September 19, 2014
Taking a cue from the SEC: Wall Street whistleblowers need anonymity in addition to awards
In a recent speech given at the New York University School of Law, U.S. Attorney General Eric Holder stated that the funds awarded to Wall Street whistleblowers under the Financial Institutions Reform, Recovery and Enforcement Act (FIRREA) should be raised significantly in order to encourage more reports on illicit prosecutable actions.
“The amount an individual can receive [through FIRREA’s whistleblower provision] in exchange for coming forward is capped at just $1.6 million—a paltry sum in an industry in which, last year, the collective bonus pool rose above $26 billion, and median executive pay was $15 million and rising,” Holder argued.
While Congress does need to increase FIRREA’s $1.6 million cap, it should also take a cue from the Securities and Exchange Commission’s whistleblower program, which protects SEC whistleblowers’ confidentiality throughout the process, even if they receive awards.
Like the False Claims Act—a law which only applies to whistleblowing on government-funded programs—if the government decides to bring a FIRREA whistleblower’s case, the name of the whistleblower becomes unsealed or public. And since FIRREA only applies to federally insured entities like Wall Street banks, the risk of being blacklisted is large.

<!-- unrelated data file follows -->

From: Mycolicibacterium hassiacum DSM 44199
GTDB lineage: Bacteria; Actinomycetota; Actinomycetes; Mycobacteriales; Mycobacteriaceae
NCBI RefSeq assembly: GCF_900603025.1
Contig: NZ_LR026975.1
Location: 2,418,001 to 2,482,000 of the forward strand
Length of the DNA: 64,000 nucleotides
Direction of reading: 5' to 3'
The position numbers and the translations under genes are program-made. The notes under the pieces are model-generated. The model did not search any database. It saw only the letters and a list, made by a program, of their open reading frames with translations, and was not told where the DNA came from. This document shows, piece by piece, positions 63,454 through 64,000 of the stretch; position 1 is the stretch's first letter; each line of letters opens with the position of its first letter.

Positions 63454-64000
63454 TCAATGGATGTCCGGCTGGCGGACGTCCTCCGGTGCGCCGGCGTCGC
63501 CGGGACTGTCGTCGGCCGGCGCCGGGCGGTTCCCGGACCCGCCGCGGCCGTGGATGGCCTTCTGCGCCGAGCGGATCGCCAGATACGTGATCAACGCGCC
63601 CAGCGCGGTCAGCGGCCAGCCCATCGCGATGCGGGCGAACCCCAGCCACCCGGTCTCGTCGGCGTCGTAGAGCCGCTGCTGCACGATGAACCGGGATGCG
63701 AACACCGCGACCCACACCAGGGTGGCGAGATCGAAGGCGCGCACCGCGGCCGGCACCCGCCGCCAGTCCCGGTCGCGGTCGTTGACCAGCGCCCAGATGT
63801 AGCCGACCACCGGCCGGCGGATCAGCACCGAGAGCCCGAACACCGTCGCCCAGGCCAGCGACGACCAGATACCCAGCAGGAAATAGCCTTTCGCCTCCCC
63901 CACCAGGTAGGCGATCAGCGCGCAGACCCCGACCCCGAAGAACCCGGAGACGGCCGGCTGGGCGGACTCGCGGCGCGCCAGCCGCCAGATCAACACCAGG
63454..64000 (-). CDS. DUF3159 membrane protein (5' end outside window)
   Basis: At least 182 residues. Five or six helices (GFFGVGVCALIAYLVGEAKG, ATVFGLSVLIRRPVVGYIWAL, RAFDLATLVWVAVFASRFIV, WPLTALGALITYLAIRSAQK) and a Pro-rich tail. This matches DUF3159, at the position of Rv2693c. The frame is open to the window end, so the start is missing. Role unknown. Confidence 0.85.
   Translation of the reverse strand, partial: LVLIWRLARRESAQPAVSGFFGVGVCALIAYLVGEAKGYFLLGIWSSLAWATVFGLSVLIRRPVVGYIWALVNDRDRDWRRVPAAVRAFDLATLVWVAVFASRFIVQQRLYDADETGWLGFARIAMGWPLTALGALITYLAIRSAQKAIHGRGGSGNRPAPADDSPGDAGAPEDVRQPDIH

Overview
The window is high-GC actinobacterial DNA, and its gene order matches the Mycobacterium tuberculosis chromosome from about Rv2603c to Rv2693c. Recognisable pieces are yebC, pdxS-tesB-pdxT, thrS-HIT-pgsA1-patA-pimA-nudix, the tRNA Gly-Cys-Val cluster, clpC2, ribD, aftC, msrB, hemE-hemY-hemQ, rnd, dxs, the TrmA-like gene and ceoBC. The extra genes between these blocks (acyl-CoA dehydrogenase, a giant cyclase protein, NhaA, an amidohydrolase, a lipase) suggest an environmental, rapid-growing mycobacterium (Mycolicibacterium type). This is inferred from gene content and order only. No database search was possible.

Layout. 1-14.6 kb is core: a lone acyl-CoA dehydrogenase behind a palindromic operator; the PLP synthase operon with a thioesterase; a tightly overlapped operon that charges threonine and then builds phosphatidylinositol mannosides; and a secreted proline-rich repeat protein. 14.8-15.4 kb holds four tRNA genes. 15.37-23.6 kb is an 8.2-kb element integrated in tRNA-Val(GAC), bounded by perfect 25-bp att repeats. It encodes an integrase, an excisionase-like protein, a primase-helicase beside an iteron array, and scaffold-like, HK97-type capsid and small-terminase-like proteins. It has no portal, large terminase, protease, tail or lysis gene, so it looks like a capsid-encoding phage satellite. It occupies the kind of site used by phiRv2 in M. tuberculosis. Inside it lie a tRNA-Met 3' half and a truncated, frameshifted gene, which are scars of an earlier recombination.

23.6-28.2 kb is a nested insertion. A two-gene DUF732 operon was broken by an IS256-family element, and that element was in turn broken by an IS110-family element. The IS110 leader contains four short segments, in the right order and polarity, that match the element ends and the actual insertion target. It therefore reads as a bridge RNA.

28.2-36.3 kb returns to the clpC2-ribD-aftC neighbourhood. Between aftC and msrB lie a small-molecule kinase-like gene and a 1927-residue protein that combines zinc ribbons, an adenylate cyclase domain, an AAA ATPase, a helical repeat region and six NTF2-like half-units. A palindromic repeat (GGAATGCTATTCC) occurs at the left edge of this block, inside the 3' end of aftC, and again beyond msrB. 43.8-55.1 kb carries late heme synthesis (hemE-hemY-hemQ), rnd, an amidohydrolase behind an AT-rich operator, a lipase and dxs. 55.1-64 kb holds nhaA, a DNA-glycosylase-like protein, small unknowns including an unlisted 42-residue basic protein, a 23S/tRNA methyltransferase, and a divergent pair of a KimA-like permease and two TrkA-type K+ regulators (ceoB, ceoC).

As I told Law360 in a recent interview, “[c]lients at big banks, they’re much more nervous about confidentiality because the whole Street will blacklist you if you’re labeled as a whistleblower.”
Even at Holder’s suggested increase of up to a third of the funds recovered by the government, which is the same as what’s awarded by the False Claims Act, where is the benefit in receiving a one-time award when you could lose the potential to make untold millions over a lifetime?
Preserving the anonymity of a potential FIRREA whistleblower would greatly increase the chances of receiving information that’s useful and applicable in our ongoing efforts to hold all financial intuitions, including our nation’s greatest banks, accountable for unfair practices, and consequently promotes the deterrence of any future illicit activity.
Overall, Holder’s remarks were encouraging in that they show not only a drive toward improving whistleblower programs, but they’re also an acknowledgement that whistleblower laws are effective for rooting out fraud and are likely here to stay.